Saima (name changed), a student at a private college in Dehradun, experienced a similar ordeal. On the evening of the terror attack, she heard slogans being shouted against Kashmiris in the vicinity of her college. She panicked and locked her self in her room, frantically calling home for help.
"I got very scared. I never faced something like this in my time studying here. Everyone I knew had suddenly become indifferent, and at that moment, when I heard the slogans, it just added to my anxiety," she said.
No harm came to her as the Uttrakhand Police quickly swung into action to provide complete support to Kashmiri students in the state. But Saima decided to return to Kashmir for a few days, underlining the trauma the rest of the Kashmiri Muslim community is going through at the moment.
The display of hostility against Kashmiri Muslims has been so brazen this time around that political rivals and former chief ministers of Jammu and Kashmir — Mehbooba Mufti and Omar Abdullah — came together to issue a joint appeal to the Centre to ensure the "safety and security of Kashmiris everywhere". Even the CRPF, which faced the brunt of Thursday's massacre, tweeted out a helpline number to assist Kashmiris in distress.
Furthermore, while the CRPF has displayed a strength character even at a time of personal tragedy, a certain section of social media, which has been unable or unwilling to understand the Kashmir conundrum, further escalated matters by calling for a boycott of Kashmiris and their business. Vengeful trolls were already out for their heads, but even more worryingly, people holding constitutional positions openly endorsed such calls.
Meghalaya governor Tathagata Roy tweeted, "An appeal from a retired colonel of the Indian Army: Don't visit Kashmir, don't go to Amarnath for the next two years. Don't buy articles from Kashmir emporia or Kashmiri tradesman who come every winter. Boycott everything Kashmiri. I am inclined to agree."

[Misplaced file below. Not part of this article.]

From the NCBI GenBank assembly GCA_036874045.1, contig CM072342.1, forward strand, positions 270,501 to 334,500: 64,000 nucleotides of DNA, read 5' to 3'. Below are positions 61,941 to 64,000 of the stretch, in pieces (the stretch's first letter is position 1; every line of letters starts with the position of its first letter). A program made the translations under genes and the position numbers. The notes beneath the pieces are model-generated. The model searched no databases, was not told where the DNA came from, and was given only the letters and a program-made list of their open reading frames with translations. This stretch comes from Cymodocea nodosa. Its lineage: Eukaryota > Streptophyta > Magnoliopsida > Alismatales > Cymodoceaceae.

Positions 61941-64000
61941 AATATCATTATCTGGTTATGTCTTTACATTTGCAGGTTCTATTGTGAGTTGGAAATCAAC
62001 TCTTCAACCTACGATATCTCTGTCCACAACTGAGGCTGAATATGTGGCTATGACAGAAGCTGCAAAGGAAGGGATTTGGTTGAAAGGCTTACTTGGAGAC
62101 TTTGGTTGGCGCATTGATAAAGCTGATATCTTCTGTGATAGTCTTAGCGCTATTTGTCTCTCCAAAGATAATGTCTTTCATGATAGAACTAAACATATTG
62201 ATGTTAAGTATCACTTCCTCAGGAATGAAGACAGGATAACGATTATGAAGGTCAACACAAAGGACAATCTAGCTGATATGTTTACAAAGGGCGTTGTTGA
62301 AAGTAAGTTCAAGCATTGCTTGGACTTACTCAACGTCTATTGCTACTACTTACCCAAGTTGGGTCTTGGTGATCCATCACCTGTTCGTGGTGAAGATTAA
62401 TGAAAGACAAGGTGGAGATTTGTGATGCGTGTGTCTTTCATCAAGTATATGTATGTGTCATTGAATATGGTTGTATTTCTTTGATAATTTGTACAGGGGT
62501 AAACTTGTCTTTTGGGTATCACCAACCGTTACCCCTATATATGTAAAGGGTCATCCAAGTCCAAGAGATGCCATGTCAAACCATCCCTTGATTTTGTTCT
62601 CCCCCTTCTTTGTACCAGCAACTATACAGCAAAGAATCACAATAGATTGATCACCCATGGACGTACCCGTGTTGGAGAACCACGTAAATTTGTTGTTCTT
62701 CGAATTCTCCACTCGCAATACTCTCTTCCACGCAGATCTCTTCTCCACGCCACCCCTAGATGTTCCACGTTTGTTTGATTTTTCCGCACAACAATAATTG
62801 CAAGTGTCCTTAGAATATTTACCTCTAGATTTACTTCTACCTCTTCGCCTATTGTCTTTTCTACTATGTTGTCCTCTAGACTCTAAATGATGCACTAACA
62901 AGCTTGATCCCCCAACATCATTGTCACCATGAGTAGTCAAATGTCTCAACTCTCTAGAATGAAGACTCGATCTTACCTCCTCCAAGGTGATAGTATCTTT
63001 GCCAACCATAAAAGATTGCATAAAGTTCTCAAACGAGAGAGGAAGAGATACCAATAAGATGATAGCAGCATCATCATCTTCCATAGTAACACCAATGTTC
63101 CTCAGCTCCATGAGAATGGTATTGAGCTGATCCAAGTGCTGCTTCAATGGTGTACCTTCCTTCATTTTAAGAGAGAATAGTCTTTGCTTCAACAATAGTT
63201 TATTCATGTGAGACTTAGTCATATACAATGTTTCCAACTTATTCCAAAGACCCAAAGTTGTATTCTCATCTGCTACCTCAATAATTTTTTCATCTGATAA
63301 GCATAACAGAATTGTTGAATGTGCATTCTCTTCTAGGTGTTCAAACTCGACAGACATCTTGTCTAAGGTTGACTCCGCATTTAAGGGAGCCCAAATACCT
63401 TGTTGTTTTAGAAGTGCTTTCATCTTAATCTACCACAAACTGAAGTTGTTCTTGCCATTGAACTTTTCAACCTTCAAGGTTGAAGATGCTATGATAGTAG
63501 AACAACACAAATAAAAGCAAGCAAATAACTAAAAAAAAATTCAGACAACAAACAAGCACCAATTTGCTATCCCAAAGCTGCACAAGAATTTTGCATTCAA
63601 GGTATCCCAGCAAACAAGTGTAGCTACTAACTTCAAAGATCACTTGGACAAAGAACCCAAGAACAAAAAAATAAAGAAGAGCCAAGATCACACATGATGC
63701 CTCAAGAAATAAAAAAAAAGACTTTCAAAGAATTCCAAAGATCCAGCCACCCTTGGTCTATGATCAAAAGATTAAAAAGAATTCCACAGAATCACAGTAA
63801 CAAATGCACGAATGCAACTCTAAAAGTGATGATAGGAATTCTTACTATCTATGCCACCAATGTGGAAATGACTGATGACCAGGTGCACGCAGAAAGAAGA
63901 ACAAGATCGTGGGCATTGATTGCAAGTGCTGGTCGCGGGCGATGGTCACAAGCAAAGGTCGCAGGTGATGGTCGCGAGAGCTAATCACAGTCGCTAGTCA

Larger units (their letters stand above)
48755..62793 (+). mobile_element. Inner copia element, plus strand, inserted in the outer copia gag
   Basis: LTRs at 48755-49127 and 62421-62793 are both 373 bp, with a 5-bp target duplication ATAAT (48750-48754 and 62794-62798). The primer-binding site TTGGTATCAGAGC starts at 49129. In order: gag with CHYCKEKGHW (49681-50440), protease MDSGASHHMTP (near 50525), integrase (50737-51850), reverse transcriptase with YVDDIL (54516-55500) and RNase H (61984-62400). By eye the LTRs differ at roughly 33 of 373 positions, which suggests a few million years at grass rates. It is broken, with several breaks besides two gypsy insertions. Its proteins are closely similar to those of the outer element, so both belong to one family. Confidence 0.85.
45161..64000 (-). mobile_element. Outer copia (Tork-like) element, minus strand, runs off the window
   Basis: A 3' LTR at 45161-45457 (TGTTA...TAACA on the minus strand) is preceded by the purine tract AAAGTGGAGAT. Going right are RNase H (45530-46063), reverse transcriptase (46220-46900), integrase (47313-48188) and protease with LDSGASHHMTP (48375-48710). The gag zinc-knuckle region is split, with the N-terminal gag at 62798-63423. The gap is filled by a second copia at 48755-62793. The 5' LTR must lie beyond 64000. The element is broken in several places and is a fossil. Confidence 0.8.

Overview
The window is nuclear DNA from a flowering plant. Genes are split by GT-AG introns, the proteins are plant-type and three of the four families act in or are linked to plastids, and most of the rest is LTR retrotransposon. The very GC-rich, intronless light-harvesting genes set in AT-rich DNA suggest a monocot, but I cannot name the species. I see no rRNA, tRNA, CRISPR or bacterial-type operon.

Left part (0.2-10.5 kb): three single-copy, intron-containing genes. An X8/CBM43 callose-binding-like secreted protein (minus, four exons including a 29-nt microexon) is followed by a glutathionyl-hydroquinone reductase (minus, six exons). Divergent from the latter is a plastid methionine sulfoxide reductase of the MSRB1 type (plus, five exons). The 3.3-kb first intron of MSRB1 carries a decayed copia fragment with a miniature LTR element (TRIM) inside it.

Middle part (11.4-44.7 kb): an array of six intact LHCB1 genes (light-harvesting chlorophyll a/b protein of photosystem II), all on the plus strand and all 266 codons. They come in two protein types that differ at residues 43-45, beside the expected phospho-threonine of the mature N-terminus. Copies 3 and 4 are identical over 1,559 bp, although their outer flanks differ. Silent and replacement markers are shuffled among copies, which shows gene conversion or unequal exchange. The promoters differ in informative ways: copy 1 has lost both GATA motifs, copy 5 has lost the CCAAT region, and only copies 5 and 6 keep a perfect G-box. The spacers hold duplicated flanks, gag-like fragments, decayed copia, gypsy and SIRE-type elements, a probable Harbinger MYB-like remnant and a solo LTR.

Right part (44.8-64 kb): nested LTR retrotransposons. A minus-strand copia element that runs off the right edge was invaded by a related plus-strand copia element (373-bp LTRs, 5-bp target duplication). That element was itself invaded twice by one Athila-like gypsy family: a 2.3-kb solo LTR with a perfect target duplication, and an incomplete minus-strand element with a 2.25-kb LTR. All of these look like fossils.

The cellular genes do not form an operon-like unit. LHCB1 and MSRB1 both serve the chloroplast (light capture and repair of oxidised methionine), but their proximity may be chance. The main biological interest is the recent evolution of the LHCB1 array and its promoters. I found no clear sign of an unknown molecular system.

A 22-year-old law student at the University of Delhi, Misbah Reshi, agrees with Bhat. Although born and brought up in Delhi, she says she finds it really hard to freely talk about Kashmir.
"When we were in school, we didn't have political opinions. But as we grew up, I realised that until I was in agreement with my friend's political opinion, I was accepted. The moment I had a different opinion to offer, it would change."
In the days following the Pulwama killings, she has felt an escalation in the hostility from every side. "Earlier, we used to hear of instances where a landlord would not lease out his properties to Kashmiri students. Now my own friend doesn't want to be seen with me," says Misbah, who lives with her parents in the National Capital.
While Misbah hasn't had to face any real physical danger in Delhi, her brother, who is studies at the University in Katra in Jammu, had to leave his hostel after a large group of people entered the premises and began to shout slogans.
Even relations built over decades have taken a hit in the aftermath of the Pulwama attack.
Shamim Ahmad had represented the Karnataka Cricket Team at various youth tournaments before setting up a business in Bengaluru. His father had moved to the city from Srinagar with his family in 1965. The 34-year-old speaks fluent Kanada. Recently, he had to reach out to his school friends on WhatsApp and ask them why their relationship had ended over different political or religious views.
He said while Kashmir is his "janambomi", Bengaluru is his "karambhoomi". "I always strove to bring these two close since they are both close to my heart," he said, adding that over the years, he has found it increasingly difficult to express himself even with friends, and he partly blames the media for it.
"The death of the CRPF personnel is extremely tragic, but rather than acting responsibly, the media starts to stoke passion, which leaves no room for dialogue. People who don't understand the Kashmir issue are coming up with 'solutions', which is the also a problem," he said.
The alienation of the youth in Kashmir has been well documented in recent years. The government has not only failed to engage with the youth but also has little connection with them in the Valley.
Even the silent exchange of thoughts, ideas and culture between Kashmiris and the rest of India, a result of thousands of Kashmiris moving to other states for education and jobs, is now threatened by the mob mentality that the masses have acquired over recent years, further reducing any chances of bringing about lasting peace in Kashmir.